The feed consumption, egg production and egg mass for the 1st cycle were estimated as the sum of the weekly feed consumption and egg production from weeks 20 to 69. The second cycle was defined as weeks 1 to 42 weeks after moulting. Hens in the EcoCal regimen consumed 6.7 and 4.3lb, respectively, more feed than hens in the Control and DDGS regimens for the periods of two production cycles of the first flock. The increased feed consumption might have led to the larger BW for the EcoCal hens. The mean BW over this period was 3.54, 3.52 and 3.69lb for the Control, DDGS and EcoCal hens, respectively. The greater BW for the EcoCal hens would in turn require higher energy for metabolic maintenance. Furthermore, air temperature was somewhat cooler in the EcoCal house (73.5°F) than in the Control (75.1°F) or DDGS (75.3°F) house, which could also contribute to the higher feed consumption. The overall feed conversions were 1.99, 2.06 and 2.02 for the Control, DDGS, and EcoCal regimens, respectively. Egg production was slightly lower for the DDGS hens (424 eggs per hen or 58.5 lb per hen) than for the Control (435 eggs per hen or 59.2lb per hen) or EcoCal (447 eggs per hen or 61.9lb per hen) hens during the two production cycles. Mean egg weights were 60.6, 61.3 and 61.7g, respectively, for the Control, DDGS, and EcoCal hens.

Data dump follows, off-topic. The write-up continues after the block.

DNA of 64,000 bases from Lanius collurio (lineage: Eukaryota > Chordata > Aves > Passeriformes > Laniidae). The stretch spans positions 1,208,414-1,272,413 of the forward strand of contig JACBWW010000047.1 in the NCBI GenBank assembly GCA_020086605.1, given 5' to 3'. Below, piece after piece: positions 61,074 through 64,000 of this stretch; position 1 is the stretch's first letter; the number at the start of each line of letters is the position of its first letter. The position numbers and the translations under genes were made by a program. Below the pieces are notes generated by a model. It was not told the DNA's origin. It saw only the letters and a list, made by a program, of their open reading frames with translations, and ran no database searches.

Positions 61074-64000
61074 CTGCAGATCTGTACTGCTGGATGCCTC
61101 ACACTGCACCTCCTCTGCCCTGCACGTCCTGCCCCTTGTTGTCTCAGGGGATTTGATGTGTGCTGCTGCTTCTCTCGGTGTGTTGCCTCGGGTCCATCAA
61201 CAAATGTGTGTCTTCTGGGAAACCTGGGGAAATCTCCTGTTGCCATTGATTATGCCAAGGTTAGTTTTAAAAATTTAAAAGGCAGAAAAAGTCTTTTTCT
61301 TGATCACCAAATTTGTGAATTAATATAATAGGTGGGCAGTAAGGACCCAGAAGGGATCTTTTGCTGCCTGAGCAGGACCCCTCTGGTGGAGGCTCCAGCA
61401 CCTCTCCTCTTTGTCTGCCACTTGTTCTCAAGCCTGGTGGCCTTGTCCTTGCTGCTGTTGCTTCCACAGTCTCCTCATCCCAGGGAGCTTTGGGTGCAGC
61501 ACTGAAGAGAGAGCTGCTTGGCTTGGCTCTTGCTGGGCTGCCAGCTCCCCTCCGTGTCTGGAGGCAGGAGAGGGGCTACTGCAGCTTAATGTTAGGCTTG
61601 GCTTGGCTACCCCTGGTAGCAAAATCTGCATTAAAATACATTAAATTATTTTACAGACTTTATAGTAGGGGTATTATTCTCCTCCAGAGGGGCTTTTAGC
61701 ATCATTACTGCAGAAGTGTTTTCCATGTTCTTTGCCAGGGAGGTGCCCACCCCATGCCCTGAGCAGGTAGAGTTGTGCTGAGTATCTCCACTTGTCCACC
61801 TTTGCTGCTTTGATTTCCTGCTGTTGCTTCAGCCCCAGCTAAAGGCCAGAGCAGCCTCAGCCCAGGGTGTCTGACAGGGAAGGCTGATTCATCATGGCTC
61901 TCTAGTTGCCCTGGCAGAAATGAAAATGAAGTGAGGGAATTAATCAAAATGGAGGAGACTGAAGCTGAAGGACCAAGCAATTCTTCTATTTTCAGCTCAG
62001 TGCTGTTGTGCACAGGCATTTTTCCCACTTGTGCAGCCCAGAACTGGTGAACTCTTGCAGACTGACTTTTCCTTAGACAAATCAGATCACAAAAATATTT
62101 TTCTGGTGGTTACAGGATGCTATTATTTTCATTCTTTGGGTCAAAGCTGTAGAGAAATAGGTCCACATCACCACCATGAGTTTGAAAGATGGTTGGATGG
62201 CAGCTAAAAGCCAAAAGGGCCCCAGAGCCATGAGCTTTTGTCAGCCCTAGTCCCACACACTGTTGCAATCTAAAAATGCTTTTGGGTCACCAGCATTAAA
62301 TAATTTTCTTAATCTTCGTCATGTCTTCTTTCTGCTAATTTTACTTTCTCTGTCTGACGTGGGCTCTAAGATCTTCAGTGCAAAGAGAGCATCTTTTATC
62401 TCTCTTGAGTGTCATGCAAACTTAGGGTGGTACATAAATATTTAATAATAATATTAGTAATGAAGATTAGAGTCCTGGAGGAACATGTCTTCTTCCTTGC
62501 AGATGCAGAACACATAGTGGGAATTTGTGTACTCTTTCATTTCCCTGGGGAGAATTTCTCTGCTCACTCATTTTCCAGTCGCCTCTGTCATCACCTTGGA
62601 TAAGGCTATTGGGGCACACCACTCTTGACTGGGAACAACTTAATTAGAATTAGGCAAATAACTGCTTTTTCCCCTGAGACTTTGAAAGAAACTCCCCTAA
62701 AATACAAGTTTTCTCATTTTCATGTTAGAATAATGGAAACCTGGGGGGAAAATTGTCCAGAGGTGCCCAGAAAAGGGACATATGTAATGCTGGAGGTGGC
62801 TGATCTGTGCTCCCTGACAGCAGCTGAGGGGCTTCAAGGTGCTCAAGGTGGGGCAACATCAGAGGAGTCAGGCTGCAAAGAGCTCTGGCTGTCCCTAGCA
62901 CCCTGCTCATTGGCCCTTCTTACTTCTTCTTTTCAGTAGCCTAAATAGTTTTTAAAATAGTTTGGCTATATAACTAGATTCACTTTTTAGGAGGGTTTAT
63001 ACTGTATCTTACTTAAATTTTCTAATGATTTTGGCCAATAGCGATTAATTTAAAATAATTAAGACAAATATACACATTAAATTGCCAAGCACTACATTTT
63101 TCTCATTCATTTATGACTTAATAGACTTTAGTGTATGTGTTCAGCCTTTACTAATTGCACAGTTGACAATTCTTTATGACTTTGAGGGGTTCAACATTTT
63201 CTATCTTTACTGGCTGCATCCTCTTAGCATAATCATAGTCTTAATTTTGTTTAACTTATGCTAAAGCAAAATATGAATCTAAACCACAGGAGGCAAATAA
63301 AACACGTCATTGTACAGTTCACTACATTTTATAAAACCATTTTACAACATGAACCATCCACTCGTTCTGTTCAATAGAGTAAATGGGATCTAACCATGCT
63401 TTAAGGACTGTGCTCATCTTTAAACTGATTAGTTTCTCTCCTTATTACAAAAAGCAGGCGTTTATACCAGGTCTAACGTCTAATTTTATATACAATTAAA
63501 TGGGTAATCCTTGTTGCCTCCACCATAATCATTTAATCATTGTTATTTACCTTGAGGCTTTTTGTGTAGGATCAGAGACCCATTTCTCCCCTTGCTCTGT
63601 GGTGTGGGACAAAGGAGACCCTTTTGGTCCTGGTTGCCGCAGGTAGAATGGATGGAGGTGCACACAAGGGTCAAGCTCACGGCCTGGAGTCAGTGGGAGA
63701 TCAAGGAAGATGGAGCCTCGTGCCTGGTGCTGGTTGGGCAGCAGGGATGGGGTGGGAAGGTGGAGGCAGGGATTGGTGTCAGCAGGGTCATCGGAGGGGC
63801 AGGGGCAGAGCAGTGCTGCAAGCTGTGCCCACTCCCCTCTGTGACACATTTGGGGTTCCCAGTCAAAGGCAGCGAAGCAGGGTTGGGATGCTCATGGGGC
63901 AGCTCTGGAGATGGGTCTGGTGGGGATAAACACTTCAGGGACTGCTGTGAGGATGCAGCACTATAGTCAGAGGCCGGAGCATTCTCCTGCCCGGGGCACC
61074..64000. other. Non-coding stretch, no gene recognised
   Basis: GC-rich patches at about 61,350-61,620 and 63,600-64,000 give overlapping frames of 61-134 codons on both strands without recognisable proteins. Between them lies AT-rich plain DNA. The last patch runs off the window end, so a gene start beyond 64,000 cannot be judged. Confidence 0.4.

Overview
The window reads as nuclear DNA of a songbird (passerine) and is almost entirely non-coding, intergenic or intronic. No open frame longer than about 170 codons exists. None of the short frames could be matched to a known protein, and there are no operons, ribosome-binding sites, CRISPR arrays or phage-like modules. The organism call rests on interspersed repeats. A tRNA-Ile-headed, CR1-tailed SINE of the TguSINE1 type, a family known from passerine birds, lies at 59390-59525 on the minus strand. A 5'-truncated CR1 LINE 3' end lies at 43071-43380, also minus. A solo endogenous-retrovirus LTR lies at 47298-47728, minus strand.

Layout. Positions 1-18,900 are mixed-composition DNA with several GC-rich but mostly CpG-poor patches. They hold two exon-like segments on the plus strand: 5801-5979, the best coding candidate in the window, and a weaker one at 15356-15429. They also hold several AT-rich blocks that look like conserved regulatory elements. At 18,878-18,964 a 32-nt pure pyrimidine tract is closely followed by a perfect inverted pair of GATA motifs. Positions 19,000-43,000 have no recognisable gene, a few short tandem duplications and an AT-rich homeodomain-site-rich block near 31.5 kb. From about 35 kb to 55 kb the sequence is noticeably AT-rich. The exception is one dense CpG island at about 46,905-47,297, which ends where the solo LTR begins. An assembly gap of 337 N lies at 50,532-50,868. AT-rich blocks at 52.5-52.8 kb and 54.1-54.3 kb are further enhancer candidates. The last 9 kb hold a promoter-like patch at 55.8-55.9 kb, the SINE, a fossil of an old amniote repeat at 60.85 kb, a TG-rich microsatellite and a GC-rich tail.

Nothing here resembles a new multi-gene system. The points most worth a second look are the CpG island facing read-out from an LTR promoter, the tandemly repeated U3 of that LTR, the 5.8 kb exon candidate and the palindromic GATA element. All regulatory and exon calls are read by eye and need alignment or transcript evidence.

The prices of feed ingredients (corn, soybean meal, DDGS, meat and bone meal, fat and salt) were the 2007-2009 average prices for Minneapolis, Chicago and Kansas City as published in the Feedstuffs newspaper. Ecocal was priced at 8 US cents per cwt and micronutrients were priced at $1,000 per ton (personal communication between Ibarburu and industry nutritionist). The feed prices throughout the two-year period were estimated from the feed formulas provided by the producer and were $184.3, $182.2 and $189.0 per US ton (2000 lbs) for Control, DDGS and EcoCal diets, respectively. The manure values were $5.87, $7.35 and $8.95 per 1,000 hens per week for Control, DDGS and EcoCal diets, respectively. The egg price paid to producers was estimated using 2007–2009 Urner Barry prices minus a discount for washing, grading, packaging, etc. The pullet cost was assumed to be $2.96 per bird and all the pullets were paid in the first cycle and the starting cost of the birds in the second cycle was the cost of feeding them throughout the moulting period. The other costs, including labour, utilities, depreciation, insurance etc., were assumed to be 27.2 cents per month per hen housed. The returns (revenue – total cost) per hen were, respectively, $11.88, $11.18 and $12.35 for Control, DDGS and EcoCal dietary regimens over the 91-week period (49 weeks pre-moult and 42 weeks post-moult). Hence, EcoCal provides a viable means for reducing ammonia emissions and improving production economic efficiency.

Acknowledgments: Financial support (cash or in-kind) for the study was provided in part by the USDA NRCS Conservation Innovation Grant (CIG) Program, National Corn Growers Association, United Egg Association, American Egg Board, Rose Acre Farms, Iowa Egg Council, and Iowa State University College of Agriculture and Life Sciences. The authors wish to thank the Rose Acre Farm staff for their dedicated support and cooperation throughout the study.

March 2011